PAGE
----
July 5, 2022

A King’s mistake

This archived article was written by: Tai Justice

I was watching the all-star game as rumors started to leak out that the Kings were once again interested in trading Demarcus “Boogie” Cousins. I basically rolled my eyes and laughed because they’ve been doing this exact same dance for years upon years and nothing has ever happened.
Cousins has always remained a King and the Kings have always remained bad. The game ended and I was on Twitter because I wanted to see the trade go down, then it finally happened.
Cousins was traded for Buddy Hield, Langston Galloway, a first-round pick and Tyreke Evans. I almost passed out when I saw the actual details of the trade. They finally traded him? For that? What? Was I dreaming? It wasn’t even the fact that they traded him because I can see the logic in why they would want to move him.
He’s not a great teammate, he’s bad in the locker-room and this summer they would’ve had to let him go for nothing or they would have had to made him the richest player in NBA history.
But the stuff they got back in return is an absolute joke. There’s absolutely no defending that. The Kings owner can think Hield is the next Steph Curry all he wants, but I’ve got news for him; he’s not. Then their GM comes out the day after and says, “We had a better trade on the table a few days ago.” That brings me to a few questions: 1. Why didn’t they take that offer? And 2. Why are they even saying that?
Let me just take an overall look at this trade and explain how indefensibly awful it is. You see, the awfulness of this trade goes back further than just this trade. In summer 2015, the Kings decided to clear cap space and trade Nik Stauskas, Carl Landry and Jason Thompson, their 2018 first-round picks, and the right to swap firsts in both 2016 and 2017 to the Philadelphia 76ers for NOTHING.
The two players the Kings got in that trade never played a second for them. They just waived them so they would have cap space to sign Rajon Rondo, Kosta Kufus and Marco Bellini. They signed these bad players because they are stupid enough to think that they could help them win and wanted half decent players around Cousins for once in his career. They wanted to compete for a low-playoff seed and get a few home playoff games. Then when they’re on the cusp of doing that, they trade him for pennies on the dollar. Every single step since they drafted Cousins has been wrong.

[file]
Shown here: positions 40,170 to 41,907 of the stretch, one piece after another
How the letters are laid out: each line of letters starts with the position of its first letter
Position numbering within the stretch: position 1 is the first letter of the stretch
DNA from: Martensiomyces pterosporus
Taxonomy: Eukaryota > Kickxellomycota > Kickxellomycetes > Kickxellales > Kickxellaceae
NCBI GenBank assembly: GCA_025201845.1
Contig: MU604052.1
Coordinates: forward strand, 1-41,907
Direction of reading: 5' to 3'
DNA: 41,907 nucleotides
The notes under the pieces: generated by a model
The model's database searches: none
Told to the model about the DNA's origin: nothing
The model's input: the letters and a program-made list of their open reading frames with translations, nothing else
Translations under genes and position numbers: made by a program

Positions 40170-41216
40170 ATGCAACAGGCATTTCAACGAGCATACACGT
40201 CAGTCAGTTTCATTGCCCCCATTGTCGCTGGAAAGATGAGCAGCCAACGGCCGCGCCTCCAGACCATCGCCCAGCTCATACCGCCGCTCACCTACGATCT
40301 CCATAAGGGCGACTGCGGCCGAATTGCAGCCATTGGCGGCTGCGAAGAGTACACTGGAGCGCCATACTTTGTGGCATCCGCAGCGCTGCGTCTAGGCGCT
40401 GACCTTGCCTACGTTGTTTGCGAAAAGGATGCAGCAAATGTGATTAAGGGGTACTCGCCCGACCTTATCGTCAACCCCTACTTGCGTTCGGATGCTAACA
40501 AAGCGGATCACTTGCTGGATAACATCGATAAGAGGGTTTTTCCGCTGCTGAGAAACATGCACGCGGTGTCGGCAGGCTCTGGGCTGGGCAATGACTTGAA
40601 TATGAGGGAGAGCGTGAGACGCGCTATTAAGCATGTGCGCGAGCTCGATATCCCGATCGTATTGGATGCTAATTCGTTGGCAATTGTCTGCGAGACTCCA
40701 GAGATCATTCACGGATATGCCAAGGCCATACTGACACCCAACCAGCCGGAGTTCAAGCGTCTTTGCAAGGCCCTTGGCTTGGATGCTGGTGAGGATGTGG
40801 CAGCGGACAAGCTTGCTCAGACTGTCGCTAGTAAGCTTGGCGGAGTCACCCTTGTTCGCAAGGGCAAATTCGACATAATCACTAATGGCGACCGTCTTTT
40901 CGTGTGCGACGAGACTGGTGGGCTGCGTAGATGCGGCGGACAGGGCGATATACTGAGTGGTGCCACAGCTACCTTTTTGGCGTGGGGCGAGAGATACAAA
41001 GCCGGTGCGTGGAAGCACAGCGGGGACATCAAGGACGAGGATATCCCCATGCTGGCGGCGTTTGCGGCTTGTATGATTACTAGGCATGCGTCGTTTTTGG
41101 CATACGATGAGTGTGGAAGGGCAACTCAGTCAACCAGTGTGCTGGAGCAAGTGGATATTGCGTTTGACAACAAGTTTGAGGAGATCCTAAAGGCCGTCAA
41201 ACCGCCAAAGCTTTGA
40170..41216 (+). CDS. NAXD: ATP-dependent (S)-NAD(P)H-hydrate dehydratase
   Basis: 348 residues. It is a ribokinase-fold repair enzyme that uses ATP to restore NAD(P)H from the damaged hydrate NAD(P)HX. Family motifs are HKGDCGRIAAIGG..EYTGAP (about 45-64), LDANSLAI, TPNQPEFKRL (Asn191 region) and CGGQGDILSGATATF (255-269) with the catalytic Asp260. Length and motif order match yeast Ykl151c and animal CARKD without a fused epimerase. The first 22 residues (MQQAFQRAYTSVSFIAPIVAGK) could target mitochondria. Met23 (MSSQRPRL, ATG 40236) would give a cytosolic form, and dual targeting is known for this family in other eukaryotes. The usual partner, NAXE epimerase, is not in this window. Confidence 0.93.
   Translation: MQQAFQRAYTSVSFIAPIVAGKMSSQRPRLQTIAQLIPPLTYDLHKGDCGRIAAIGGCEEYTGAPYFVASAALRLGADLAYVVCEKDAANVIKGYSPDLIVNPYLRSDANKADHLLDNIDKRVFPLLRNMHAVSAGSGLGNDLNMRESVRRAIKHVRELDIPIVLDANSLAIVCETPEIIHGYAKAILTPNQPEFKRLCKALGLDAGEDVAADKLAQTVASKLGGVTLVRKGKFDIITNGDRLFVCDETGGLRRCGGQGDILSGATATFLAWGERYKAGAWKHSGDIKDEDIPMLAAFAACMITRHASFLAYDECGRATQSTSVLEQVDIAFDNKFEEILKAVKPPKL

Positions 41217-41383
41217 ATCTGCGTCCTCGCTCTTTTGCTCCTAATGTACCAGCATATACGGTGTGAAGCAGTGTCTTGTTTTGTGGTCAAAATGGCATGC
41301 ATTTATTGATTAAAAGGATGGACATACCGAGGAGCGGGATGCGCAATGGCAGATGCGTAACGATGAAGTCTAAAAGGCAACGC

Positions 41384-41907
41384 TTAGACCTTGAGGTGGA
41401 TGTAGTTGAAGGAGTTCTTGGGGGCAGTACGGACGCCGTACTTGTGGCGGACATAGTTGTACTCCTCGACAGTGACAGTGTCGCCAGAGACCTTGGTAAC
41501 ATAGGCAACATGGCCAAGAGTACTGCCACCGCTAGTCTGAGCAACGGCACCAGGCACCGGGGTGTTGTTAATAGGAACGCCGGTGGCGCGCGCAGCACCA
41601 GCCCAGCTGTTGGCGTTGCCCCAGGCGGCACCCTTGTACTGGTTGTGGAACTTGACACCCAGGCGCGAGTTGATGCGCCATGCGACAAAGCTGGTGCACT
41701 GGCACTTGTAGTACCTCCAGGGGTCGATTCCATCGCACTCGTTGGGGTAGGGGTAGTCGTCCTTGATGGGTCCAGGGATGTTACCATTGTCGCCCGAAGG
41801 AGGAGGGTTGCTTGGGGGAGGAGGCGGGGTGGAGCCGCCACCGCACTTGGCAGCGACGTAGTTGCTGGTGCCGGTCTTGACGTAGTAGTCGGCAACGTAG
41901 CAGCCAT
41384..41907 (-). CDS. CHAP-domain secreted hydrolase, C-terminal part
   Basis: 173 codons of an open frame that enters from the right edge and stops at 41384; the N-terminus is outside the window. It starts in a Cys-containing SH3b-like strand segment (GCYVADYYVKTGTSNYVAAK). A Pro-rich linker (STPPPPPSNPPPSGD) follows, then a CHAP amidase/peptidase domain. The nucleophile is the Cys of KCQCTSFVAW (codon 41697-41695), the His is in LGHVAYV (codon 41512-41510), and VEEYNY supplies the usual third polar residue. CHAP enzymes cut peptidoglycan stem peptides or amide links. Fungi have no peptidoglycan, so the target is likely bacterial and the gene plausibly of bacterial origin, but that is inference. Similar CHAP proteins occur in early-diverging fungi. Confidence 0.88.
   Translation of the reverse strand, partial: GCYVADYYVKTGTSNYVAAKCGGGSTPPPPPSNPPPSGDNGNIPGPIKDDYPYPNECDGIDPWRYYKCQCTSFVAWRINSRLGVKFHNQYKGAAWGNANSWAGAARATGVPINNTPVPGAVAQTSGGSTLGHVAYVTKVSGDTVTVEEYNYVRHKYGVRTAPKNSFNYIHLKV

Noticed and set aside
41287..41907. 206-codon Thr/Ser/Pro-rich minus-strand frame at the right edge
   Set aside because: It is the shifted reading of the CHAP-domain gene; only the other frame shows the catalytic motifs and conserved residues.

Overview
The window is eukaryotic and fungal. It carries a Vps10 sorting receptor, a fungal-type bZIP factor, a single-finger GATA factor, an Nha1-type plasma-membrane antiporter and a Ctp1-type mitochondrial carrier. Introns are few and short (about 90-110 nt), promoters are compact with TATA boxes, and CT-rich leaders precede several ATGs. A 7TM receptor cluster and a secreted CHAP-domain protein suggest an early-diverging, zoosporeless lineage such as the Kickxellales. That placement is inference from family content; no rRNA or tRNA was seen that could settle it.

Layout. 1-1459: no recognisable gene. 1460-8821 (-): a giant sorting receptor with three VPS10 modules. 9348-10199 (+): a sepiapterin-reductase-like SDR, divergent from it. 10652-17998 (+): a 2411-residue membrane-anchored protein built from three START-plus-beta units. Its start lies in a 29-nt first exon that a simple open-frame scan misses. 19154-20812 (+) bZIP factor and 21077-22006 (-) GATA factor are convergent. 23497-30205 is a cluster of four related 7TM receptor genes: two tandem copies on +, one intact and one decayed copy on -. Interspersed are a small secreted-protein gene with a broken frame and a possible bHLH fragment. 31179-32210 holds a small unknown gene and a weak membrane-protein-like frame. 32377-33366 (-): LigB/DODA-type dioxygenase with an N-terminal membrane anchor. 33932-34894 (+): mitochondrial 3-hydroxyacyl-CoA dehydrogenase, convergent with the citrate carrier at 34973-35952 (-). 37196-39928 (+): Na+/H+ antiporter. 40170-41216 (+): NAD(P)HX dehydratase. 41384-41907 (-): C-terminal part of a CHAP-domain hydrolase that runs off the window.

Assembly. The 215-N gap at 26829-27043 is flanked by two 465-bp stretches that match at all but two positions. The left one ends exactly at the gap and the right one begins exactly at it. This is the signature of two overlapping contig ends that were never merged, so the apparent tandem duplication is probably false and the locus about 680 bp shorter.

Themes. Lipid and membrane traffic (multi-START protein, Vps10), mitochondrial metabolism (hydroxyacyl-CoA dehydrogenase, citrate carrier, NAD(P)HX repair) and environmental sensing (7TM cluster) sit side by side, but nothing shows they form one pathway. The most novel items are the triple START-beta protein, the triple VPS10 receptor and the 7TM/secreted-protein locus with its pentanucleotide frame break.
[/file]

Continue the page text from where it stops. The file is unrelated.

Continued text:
Plus, it’s not even like they can go full tank now and get a high-draft pick because if they do that, the pick swap kicks in and it goes to the 76ers. And then it’s not like they can go on a winning streak either because if they finish 12th or higher, the pick goes to the Bulls and they have to keep that pick. Basically they traded him for two players that they are more than likely going to waive in Evan and Galloway, a rookie that, in my opinion, will be a nice bench player and two middling lottery picks. That’s what they traded one of the most dominant big man since Shaq for.
They could’ve just traded him last season, or the season before that and they would have got a lot more assets. But instead they drag this out way too long, totally diminished his value and got a terrible package for him.
Every step they’ve made prior to this move has been looking in the opposite direction. They’ve sacrificed their future to build around him and then just blew that plan up to do this. Also, not waiting until Thursday to do the trade is another indefensible part of this. There’s no way that that trade still isn’t on the table on Thursday.
Plus if you wait, it gives you more time to talk to teams and get a better offer. If you just go down the list of teams, just about every one of them could have topped the Pelicans offer that they accepted. From a Jazz perspective, Alec Burks and two firsts is better than that offer.
Accepting that offer was a joke. The Kings are bad and they’re going to stay bad for a while. Poor Sacramento.

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